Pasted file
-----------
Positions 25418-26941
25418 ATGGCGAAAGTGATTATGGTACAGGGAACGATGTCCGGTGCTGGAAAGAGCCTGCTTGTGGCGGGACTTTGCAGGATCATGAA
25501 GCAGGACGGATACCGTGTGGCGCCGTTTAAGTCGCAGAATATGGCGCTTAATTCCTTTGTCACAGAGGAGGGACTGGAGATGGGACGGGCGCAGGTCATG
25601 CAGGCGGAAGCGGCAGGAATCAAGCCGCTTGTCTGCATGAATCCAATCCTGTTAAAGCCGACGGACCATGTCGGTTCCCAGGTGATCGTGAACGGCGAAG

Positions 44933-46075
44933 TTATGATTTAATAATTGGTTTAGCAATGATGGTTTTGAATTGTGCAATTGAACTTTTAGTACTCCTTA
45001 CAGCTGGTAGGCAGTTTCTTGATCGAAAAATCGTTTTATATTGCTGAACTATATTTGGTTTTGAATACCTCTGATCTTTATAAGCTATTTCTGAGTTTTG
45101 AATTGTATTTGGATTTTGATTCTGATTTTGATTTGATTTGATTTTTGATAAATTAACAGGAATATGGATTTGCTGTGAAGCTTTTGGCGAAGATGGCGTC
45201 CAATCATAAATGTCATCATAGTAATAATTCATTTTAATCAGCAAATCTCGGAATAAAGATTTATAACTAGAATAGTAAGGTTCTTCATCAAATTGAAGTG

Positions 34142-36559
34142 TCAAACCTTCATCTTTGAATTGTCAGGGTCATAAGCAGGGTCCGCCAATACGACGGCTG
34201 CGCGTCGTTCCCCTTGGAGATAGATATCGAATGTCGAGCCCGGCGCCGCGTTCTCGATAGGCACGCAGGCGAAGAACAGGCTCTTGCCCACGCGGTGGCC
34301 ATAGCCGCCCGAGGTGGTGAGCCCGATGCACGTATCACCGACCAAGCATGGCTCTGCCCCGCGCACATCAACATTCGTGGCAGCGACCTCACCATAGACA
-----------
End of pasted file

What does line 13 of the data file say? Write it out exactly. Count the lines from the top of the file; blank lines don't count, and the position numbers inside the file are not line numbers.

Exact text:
34301 ATAGCCGCCCGAGGTGGTGAGCCCGATGCACGTATCACCGACCAAGCATGGCTCTGCCCCGCGCACATCAACATTCGTGGCAGCGACCTCACCATAGACA